One of the top riders in the history of rodeo, Marvin Garrett of Belle Fourche, has been named to the South Dakota Sports Hall of Fame.
The Hall of Fame was developed by South Dakota's sportswriters to recognize outstanding individuals in sports. The announcement was made recently by the hall's governing board.
Garrett is among 10 in the current class of athletes recognized by the hall's board. He currently resides at Rozet, Wyo.
The 10 will be inducted at a banquet April 8 at the Sioux Falls Convention Center. Ticket information will be released at a later date.
Along with the longtime Belle Fourche rodeo standout, three of South Dakota's finest high school coaches, including Burnell Glanzer (Armour basketball), Harvey Naasz (Winner football) and Forry Flaagan (Rapid City Stevens cross country), lead a group of 10 individuals selected for induction into the South Dakota Sports Hall of Fame.
The South Dakota Sports Hall of Fame Class will also include a bevy of outstanding athletes and contributors including basketball greats Dana (Nielsen) Honner and Amy Burnett, world champion bareback rider Marvin Garrett, pole vaulter Duane Rykhus, boxer Jerry James, along with sportswriter Mel Antonen and referee Jim E. Ricketts.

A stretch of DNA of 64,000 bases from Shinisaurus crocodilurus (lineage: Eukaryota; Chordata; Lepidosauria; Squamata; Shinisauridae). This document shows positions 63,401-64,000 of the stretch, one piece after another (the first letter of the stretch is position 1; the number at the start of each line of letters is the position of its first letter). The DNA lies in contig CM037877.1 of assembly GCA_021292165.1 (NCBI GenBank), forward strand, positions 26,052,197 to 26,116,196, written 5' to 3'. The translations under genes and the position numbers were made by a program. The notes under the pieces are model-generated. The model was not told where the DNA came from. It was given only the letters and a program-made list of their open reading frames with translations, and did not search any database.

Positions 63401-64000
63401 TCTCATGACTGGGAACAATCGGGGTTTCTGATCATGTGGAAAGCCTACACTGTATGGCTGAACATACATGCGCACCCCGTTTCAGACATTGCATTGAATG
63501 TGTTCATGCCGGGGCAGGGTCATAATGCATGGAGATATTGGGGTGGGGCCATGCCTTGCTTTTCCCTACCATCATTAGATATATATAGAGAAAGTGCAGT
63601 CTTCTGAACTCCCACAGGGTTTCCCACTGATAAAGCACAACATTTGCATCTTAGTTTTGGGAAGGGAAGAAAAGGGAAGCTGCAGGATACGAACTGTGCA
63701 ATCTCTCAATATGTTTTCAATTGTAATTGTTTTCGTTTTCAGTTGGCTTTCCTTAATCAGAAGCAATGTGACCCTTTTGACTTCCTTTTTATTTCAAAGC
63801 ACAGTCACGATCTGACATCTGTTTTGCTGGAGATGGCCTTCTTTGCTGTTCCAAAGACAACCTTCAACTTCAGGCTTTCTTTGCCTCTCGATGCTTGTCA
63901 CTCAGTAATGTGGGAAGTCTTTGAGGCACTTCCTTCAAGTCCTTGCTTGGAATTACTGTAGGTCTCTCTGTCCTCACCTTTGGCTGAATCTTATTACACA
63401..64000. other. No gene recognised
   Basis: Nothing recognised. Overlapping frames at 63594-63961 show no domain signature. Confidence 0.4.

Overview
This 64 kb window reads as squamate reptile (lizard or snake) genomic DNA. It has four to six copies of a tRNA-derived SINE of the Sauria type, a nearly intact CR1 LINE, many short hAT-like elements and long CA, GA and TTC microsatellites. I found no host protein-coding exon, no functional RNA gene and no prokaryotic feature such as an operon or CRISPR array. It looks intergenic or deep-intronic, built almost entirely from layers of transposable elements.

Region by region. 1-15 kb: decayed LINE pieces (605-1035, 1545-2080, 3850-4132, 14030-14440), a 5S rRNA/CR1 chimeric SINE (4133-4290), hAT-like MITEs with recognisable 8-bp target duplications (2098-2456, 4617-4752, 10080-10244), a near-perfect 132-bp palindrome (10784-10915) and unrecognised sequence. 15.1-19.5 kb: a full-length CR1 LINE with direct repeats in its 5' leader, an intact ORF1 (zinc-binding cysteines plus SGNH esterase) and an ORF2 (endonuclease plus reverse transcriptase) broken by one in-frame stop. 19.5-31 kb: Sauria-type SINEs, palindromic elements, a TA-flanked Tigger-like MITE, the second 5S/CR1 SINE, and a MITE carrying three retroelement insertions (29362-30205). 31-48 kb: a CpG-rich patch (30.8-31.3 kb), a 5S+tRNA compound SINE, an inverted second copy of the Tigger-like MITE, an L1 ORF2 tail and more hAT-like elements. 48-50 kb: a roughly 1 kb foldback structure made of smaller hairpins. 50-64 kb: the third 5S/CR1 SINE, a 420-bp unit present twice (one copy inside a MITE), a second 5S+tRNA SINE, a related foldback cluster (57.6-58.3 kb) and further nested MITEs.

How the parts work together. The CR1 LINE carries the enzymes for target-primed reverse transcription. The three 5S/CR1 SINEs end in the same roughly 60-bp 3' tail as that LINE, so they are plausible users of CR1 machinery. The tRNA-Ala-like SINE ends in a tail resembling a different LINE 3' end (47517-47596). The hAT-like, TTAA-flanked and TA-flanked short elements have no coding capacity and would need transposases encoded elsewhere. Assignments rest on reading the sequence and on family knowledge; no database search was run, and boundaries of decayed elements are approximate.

With this class of inductees, the hall will boast a membership of 286. Glanzer lives in Armour while Honner, Ricketts and James are from Sioux Falls with Naasz in Winner, Burnett in Austin, Texas; Rykhus in Brookings Garrett in Rozet, Wyo., Flaagan in Rapid City, and Antonen in Washington, D.C.
Garret's achievements listed in the announcement include: A four-time world bareback champion (1988-89, 1994-95), the Belle Fourche native was inducted into the Pro Rodeo Hall of Fame in 1998.
A 5-foot-7, 150-pounder, Garrett narrowly missed a fifth title, being edged out on the last ride at the 1996 National Finals Rodeo by brother Mark.
Marvin also was runner-up in 1987. Garrett was the PRCA regular-season money leader four times (1989, 1993-94 and ’96).
He won the PRCA rookie of the Year award in 1984.
Twelve times he qualified for the NFR. He set the bareback single-season earnings record with $156,733 in 1995. In all, he earned almost $1.4 million in his rodeo career.
A highlight of his career was representing the United States as a member of the 1988 U.S. Rodeo Team in the Calgary Olympics.
Garrett recorded his first 90-point ride at the Black Hills Roundup over the Fourth of July 2004 in his home town of Belle Fourche on Powder River’s Khadafy Skoal. At age 12 he began riding steers. At 15 he wanted to be a bullrider but his mother put a stop to that but she said he could ride bareback horses and he soon forgot all about bull riding.
Garrett also had been a wrestling standout at Belle Fourche High School.